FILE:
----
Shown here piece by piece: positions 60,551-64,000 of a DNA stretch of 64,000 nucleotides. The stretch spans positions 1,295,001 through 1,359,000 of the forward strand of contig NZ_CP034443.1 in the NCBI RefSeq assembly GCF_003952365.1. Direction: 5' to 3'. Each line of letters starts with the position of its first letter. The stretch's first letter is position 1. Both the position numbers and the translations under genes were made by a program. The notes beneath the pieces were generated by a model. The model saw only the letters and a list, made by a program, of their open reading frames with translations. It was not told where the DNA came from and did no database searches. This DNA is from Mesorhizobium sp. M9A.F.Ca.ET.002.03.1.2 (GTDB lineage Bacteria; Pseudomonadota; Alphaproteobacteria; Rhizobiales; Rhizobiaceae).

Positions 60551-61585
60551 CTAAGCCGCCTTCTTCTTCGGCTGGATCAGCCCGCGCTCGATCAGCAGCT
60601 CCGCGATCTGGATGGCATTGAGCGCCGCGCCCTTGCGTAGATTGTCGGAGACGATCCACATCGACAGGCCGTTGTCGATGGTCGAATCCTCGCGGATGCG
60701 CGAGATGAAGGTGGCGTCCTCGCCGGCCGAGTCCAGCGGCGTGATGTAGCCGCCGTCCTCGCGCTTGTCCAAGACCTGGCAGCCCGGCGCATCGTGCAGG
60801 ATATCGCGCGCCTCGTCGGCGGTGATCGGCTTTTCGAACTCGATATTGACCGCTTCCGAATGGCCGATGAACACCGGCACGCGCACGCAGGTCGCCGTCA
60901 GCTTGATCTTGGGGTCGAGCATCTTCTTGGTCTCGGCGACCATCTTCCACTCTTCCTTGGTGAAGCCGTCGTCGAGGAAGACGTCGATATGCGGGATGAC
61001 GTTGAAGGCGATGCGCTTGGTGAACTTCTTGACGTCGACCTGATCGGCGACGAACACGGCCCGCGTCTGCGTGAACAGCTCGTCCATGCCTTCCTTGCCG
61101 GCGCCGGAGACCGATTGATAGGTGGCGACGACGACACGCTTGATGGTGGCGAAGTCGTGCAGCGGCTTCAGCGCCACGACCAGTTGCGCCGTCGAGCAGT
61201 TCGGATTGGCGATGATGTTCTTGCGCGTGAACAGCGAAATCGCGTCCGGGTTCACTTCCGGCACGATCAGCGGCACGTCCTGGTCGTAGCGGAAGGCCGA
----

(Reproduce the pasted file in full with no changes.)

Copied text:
Shown here piece by piece: positions 60,551-64,000 of a DNA stretch of 64,000 nucleotides. The stretch spans positions 1,295,001 through 1,359,000 of the forward strand of contig NZ_CP034443.1 in the NCBI RefSeq assembly GCF_003952365.1. Direction: 5' to 3'. Each line of letters starts with the position of its first letter. The stretch's first letter is position 1. Both the position numbers and the translations under genes were made by a program. The notes beneath the pieces were generated by a model. The model saw only the letters and a list, made by a program, of their open reading frames with translations. It was not told where the DNA came from and did no database searches. This DNA is from Mesorhizobium sp. M9A.F.Ca.ET.002.03.1.2 (GTDB lineage Bacteria; Pseudomonadota; Alphaproteobacteria; Rhizobiales; Rhizobiaceae).

Positions 60551-61585
60551 CTAAGCCGCCTTCTTCTTCGGCTGGATCAGCCCGCGCTCGATCAGCAGCT
60601 CCGCGATCTGGATGGCATTGAGCGCCGCGCCCTTGCGTAGATTGTCGGAGACGATCCACATCGACAGGCCGTTGTCGATGGTCGAATCCTCGCGGATGCG
60701 CGAGATGAAGGTGGCGTCCTCGCCGGCCGAGTCCAGCGGCGTGATGTAGCCGCCGTCCTCGCGCTTGTCCAAGACCTGGCAGCCCGGCGCATCGTGCAGG
60801 ATATCGCGCGCCTCGTCGGCGGTGATCGGCTTTTCGAACTCGATATTGACCGCTTCCGAATGGCCGATGAACACCGGCACGCGCACGCAGGTCGCCGTCA
60901 GCTTGATCTTGGGGTCGAGCATCTTCTTGGTCTCGGCGACCATCTTCCACTCTTCCTTGGTGAAGCCGTCGTCGAGGAAGACGTCGATATGCGGGATGAC
61001 GTTGAAGGCGATGCGCTTGGTGAACTTCTTGACGTCGACCTGATCGGCGACGAACACGGCCCGCGTCTGCGTGAACAGCTCGTCCATGCCTTCCTTGCCG
61101 GCGCCGGAGACCGATTGATAGGTGGCGACGACGACACGCTTGATGGTGGCGAAGTCGTGCAGCGGCTTCAGCGCCACGACCAGTTGCGCCGTCGAGCAGT
61201 TCGGATTGGCGATGATGTTCTTGCGCGTGAACAGCGAAATCGCGTCCGGGTTCACTTCCGGCACGATCAGCGGCACGTCCTGGTCGTAGCGGAAGGCCGA